It’s the Punch You Don’t See Coming That Knocks You Out
The banking crisis has been in the news for better than a month now, but we suspect that the real crisis is ahead of us, not behind us. The ‘disappearing deposits’ problem, that brought down SVB, Signature, and most recently First Republic, could be nothing more than a prelim to the main event. Next on deck are PacWest (PACW), Western Alliance (WAL) and First Horizon (FHN), which had a buyout deal with TD Bank terminated. Although these, and other bank stocks, rallied on Friday, all are down 50% to 75% since March. The deposit run may be over, but the bank crisis is not.
Here are some basics to help understand what’s going on.
How Banks Work
Fundamentally, banks make money three ways:
- They earn interest on securities that they hold, like treasury securities
- Customer fees, (we’ve all experienced those), and
- Net Interest Income. This is simply the spread between what they pay for capital and what they earn when they make loans, which simply means as long as what they earn on a loan is more than what they have to pay for deposits, they are making money
Any banks cost of capital is a function of how the bank chooses to raise capital. Publicly traded banks have sold shares of stock to raise capital, they might also borrow to raise capital, and, of course, customer deposits are also a source of capital which can be lent out and are generally the least expensive capital the bank has.
Why the Deposit Drain Matters
No matter the source of capital, the bank is required to maintain a certain level of reserves on hand to meet customer cash needs. Although deposits are the least expensive, they are also the least permanent. What that means is that when deposits flee a bank, as they have done for many regional banks since March, reserves must be increased to stay in compliance. That means less money is available for lending.
If that happens to one bank, it doesn’t matter much, but when it happens to a large number of banks, it is a big problem. Credit is generally less available and what credit is available is more expensive. Less credit availability and a higher rate on the credit that is available, can suck the life out of an economy.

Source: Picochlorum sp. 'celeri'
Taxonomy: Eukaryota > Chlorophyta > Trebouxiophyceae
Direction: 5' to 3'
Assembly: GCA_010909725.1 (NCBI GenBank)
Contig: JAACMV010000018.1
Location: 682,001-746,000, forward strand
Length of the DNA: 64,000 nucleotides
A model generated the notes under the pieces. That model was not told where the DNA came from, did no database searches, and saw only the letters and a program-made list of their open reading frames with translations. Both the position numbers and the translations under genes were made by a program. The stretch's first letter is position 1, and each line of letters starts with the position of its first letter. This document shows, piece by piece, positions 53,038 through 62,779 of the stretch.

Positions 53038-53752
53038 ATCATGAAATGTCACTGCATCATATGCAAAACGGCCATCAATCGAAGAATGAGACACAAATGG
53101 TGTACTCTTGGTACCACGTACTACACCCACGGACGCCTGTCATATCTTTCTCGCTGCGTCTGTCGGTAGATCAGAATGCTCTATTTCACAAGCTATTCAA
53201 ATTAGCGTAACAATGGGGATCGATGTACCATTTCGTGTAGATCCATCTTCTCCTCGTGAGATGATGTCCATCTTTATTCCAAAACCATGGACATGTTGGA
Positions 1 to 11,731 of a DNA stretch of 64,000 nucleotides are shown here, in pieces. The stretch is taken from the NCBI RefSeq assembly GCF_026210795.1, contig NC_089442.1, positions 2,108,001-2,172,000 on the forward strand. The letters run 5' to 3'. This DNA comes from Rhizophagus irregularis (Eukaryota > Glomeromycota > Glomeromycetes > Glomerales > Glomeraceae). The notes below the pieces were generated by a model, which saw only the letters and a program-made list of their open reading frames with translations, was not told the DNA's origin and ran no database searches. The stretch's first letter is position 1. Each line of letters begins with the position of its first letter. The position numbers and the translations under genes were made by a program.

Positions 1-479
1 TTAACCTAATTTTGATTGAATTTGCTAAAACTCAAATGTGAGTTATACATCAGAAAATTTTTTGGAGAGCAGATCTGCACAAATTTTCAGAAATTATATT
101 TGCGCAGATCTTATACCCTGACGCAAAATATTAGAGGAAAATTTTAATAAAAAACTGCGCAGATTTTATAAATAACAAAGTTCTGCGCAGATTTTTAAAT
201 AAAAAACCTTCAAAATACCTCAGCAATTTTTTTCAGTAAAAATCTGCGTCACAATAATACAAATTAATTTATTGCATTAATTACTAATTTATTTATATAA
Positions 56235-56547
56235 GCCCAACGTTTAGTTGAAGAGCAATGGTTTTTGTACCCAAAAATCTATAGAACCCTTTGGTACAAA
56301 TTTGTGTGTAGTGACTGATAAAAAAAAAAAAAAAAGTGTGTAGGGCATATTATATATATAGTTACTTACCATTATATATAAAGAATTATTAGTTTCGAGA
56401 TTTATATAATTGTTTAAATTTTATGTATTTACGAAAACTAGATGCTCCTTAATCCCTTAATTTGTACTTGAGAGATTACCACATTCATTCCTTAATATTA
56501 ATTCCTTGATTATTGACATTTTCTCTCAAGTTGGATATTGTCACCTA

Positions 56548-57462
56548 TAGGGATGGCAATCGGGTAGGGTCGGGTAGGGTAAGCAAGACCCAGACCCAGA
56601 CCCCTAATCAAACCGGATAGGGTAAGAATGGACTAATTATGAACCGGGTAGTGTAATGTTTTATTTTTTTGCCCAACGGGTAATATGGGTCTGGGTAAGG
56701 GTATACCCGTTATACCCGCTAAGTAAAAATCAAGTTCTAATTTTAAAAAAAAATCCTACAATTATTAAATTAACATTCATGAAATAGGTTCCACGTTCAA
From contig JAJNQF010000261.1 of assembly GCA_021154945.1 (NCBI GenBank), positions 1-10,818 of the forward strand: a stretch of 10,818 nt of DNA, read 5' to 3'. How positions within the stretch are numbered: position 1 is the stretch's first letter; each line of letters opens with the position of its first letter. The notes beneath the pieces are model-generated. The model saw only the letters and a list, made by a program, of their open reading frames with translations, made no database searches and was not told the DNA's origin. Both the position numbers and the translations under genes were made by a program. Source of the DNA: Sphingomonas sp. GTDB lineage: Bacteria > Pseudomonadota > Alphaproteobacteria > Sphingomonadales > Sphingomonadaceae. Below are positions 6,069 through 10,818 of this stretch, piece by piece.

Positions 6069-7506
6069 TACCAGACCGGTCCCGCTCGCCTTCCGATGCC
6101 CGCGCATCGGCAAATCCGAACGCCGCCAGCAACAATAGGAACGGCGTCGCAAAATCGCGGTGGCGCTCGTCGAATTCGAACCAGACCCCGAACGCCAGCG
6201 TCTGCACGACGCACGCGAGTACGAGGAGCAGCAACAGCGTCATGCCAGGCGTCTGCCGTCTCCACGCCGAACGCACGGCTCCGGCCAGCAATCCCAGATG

Declining Commercial Real Estate Values Portend Loan Losses to Come
When banks make loans, they attempt to do so on a conservative basis. A traditional home mortgage is based on a 20% down payment, so the loan to value ratio at the start is 80%, and as the debt is paid and real estate prices rise over time, that loan to value ratio tends to improve. That ratio is the banks safety net. In the event of a problem, that home would have to decline by more than 20% for bank to lose money on the loan.
We are starting to see that margin of safety completely disappearing for some commercial property, particularly, office buildings. Last week the WSJ ran a story about an office building on San Francisco. This 20-story building was valued 4 years ago at about $300 million. It is expected to bring about $60 million at auction. That’s a problem for any lender. The margin of safety is long gone as the property is experiencing a valuation hit that was inconceivable only a few years ago. With 30% of office space in San Francisco vacant, this auction in San Francisco will begin to set the price for other buildings in a similar situation, and that story will get repeated in major cities all around the U.S.
We don’t know who is caught in this particular mess, but there is always a ‘last domino’ that cannot pass off losses to anyone else. A fair percentage of the time, a bank is the last domino and the smaller regional banks are responsible for a large percentage of this type of loan. This is one of the key sources of concern for regional banks
The impact of these changes is just beginning to be felt could build over the next few years. Commercial real estate loans are typically for fairly short periods, roughly five years, and then must be re-financed. If capital is scare and occupancy rate remain low, more property owners will default and simply turn over the keys.
Don’t Forget the Shadow Banks
A shadow bank is a ‘non-bank’ bank. That is, it acts like a bank, but it isn’t technically a bank. Rocket Mortgage is an example. Rocket is the largest residential mortgage lender in the U.S., but it is not a bank. The shadow banks are significantly less regulated than banks, but they are not the ‘last domino’. They originate loans, but those are largely sold to Wall Street and repackaged as Mortgage-Backed Securities (MBS; commercial mortgage securities are CMBS). Those securities often reside in many bond funds owned by investors, 401k plans, etc. (BTW, we do not own those).
What Comes Next?
While deposit runs have been the primary worry to date, under the hood, there are growing fears of loan losses. That is a very bad combination for banks and one that leads not only to increasing credit costs, but also a crimp on credit availability. That could be a knockout blow to the broader economy. At the moment, it’s hard to tell exactly where the next blow will come from, so we need to keep our eyes open. It’s the punch you don’t see coming that knocks you out.
What We’re Reading
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